Children, too, are abused in U.S. prisons
New York Times | June 30, 2005
Last month John Miller, director of the State Department's Office to Monitor and Combat Trafficking in Persons, said that half the victims of human trafficking may be children under 18.
Children are "at the center" of the problem of trafficking, which, Miller noted, is one of the great human rights issues of the 21st century.
Yes, children should be at the heart of America's concern for human rights. But that concern should start with the children detained in U.S. prisons in Afghanistan, Iraq and Guantánamo Bay, Cuba.
Under international law, the line between childhood and maturity is 18. In communications with Amnesty International and Human Rights Watch, the Pentagon has lowered the cutoff to 16. For this reason among others, we don't know exactly how many Iraqi children are in American custody.
But before the transfer of sovereignty to an Iraqi interim government a year ago, the International Committee of the Red Cross reported registering 107 detainees under 18 during visits to six prisons controlled by coalition troops. Some detainees were as young as 8. Since that time, Human Rights Watch reports that the number has risen.
The figures from Afghanistan are still more alarming: the journalist Seymour Hersh wrote last month in the British newspaper The Guardian that a memo addressed to Defense Secretary Donald Rumsfeld shortly after the 2001 invasion reported "800-900 Pakistani boys 13-15 years of age in custody."
Juvenile detainees in American facilities like Abu Ghraib and Bagram Air Base have been subject to the same mistreatment as adults. The International Red Cross, Amnesty International and the Pentagon itself have gathered substantial testimony of torture of children, bolstered by accounts from soldiers who witnessed or participated in the abuse.
According to Amnesty International, Muhammad Ismail Agha, 13, was arrested in Afghanistan in late 2002 and detained without charge or trial for over a year, first at Bagram and then at Guantánamo. He was held in solitary confinement and subjected to sleep deprivation.
"Whenever I started to fall asleep, they would kick at my door and yell at me to wake up," he told an Amnesty researcher. "They made me stand partway, with my knees bent, for one or two hours."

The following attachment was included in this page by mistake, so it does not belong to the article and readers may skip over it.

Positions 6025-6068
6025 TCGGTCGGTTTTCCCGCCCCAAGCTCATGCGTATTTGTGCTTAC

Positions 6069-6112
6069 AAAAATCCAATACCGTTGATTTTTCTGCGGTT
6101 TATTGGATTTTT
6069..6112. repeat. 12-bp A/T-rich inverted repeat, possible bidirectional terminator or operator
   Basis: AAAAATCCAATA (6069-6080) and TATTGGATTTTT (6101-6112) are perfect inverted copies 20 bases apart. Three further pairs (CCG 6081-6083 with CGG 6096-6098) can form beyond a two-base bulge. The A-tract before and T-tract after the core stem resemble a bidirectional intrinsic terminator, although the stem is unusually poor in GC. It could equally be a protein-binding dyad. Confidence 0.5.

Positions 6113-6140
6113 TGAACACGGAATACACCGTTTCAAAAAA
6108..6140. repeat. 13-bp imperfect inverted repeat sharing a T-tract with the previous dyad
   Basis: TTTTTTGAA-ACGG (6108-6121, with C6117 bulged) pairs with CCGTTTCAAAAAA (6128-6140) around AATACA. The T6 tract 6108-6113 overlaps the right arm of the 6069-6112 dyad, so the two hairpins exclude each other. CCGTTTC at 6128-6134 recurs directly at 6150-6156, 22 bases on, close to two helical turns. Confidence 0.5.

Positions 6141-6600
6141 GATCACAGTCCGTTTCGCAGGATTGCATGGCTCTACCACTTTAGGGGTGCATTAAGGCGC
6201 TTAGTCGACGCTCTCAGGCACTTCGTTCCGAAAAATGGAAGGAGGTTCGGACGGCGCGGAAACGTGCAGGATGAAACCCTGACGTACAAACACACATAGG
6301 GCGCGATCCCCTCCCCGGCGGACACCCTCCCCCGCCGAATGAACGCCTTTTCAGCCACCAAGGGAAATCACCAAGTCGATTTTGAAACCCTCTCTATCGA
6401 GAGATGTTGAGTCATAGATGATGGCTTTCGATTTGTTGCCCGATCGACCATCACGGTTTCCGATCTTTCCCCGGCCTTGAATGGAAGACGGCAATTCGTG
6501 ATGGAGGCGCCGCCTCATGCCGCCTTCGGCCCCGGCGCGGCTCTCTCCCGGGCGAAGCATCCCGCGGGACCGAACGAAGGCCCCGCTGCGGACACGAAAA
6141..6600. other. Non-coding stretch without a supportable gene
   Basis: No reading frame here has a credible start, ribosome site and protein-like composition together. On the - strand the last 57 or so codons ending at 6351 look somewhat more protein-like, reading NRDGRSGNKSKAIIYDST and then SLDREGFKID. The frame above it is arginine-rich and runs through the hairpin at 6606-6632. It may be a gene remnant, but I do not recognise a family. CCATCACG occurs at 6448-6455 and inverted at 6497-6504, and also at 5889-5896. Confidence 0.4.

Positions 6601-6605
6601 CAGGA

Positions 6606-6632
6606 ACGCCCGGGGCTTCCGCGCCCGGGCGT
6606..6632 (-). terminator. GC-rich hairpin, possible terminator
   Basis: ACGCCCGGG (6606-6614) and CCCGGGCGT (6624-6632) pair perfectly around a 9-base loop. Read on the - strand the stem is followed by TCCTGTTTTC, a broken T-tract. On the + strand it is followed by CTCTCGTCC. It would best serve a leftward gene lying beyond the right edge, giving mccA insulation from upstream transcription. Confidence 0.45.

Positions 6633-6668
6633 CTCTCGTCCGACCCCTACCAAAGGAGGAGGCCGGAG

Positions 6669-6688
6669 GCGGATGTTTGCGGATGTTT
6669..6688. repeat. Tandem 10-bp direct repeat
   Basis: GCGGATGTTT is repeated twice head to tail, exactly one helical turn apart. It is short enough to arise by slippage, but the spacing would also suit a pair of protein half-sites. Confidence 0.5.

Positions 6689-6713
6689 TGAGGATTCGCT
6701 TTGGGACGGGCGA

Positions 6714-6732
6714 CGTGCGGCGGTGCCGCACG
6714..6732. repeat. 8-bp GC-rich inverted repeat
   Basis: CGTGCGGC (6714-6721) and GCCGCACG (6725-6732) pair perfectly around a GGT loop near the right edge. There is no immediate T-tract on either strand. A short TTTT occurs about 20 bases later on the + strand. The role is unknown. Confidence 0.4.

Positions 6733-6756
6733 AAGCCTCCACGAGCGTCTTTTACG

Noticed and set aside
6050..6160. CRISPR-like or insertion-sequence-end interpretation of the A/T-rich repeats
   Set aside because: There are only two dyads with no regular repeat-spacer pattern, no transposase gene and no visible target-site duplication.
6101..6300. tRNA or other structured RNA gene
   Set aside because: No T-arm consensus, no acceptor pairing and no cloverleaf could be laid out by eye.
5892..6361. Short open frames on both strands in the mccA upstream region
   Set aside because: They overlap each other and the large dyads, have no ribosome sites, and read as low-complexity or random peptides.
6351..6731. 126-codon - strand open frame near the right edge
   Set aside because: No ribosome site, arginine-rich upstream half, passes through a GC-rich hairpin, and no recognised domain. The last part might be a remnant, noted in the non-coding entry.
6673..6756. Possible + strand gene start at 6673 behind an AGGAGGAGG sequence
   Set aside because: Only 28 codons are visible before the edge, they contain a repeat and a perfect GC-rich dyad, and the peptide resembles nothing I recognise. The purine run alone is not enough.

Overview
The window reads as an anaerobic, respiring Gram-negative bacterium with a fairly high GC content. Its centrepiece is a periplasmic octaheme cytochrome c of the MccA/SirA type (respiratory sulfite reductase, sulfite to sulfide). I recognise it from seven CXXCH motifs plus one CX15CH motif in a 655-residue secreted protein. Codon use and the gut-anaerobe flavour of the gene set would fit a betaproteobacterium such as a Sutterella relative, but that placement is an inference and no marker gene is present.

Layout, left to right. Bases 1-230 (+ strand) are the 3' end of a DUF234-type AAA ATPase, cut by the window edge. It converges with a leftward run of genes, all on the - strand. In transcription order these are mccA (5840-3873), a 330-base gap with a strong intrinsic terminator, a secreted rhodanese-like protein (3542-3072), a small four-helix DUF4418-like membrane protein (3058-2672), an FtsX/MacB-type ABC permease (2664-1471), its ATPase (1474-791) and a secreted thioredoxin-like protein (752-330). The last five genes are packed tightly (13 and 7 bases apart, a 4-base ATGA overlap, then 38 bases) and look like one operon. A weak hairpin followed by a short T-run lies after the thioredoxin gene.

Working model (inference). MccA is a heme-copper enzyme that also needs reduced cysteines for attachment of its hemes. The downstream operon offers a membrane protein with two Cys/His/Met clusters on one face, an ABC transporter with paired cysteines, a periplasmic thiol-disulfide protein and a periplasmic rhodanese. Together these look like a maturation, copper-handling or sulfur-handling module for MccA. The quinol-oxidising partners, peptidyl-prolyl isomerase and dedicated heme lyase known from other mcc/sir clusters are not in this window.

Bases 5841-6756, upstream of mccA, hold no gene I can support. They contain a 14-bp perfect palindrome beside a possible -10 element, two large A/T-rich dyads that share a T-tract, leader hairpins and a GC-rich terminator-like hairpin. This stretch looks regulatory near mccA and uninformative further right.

A Canadian, Omar Khadr, was 15 in 2002 when he was captured in Afghanistan and interned at Guantánamo. For two and a half years, he was allowed no contact with a lawyer or with his family.
Akhtar Muhammad, 17, told Amnesty that he was kept in solitary confinement in a shipping container for eight days in Afghanistan in January 2002.
A Pentagon investigation last year by Major General George Fay reported that in January 2004, a leashed but unmuzzled guard dog was allowed into a cell holding two children. The intention was for the dog to "'go nuts on the kids,' barking and scaring them."
Brigadier General Janis Karpinski, formerly in charge of Abu Ghraib, told Fay about visiting a weeping 11-year-old in the prison's notorious Cellblock 1B, which housed prisoners designated high risk. "He told me he was almost 12," Karpinski recalled, and that "he really wanted to see his mother, could he please call his mother."
Children like this have been denied the right to see their parents, a lawyer or anyone else. They were not told why they were detained, let alone for how long. A Pentagon spokesman told Hersh that juveniles received some special care, but added, "Age is not a determining factor in detention."
Some of these children may have picked up a stone or a gun. But coalition intelligence officers told the Red Cross that 70 percent to 90 percent of detainees in Iraq are eventually found innocent and released. Many innocent children are swept up with their parents in chaotic nighttime dragnets based on tips from unreliable informants.
"We know of children under 15," Clarisa Bencomo of Human Rights Watch told me, "held for over a year at Guantánamo Bay, whom the government later said were not security risks." Even if a child is found guilty, he or she should be treated humanely, rather than tortured or "rendered," as the CIA puts it, to third parties that torture.
Miller is right. Children matter. To really place them "at the center" of U.S. human rights concerns, America should ratify the Convention on the Rights of the Child, from which only the United States and Somalia abstain.
If the Pentagon must detain children, it should do so in separate facilities, with access to family, under humane conditions that include the offer of rehabilitation and education.
Finally, the Pentagon should open all prisons to human rights inspectors. By taking these steps, the United States could begin to reverse some of the terrible harm that continues to be done to children in America's name.
(Arlie Hochschild is a professor of sociology at the University of California, Berkeley.)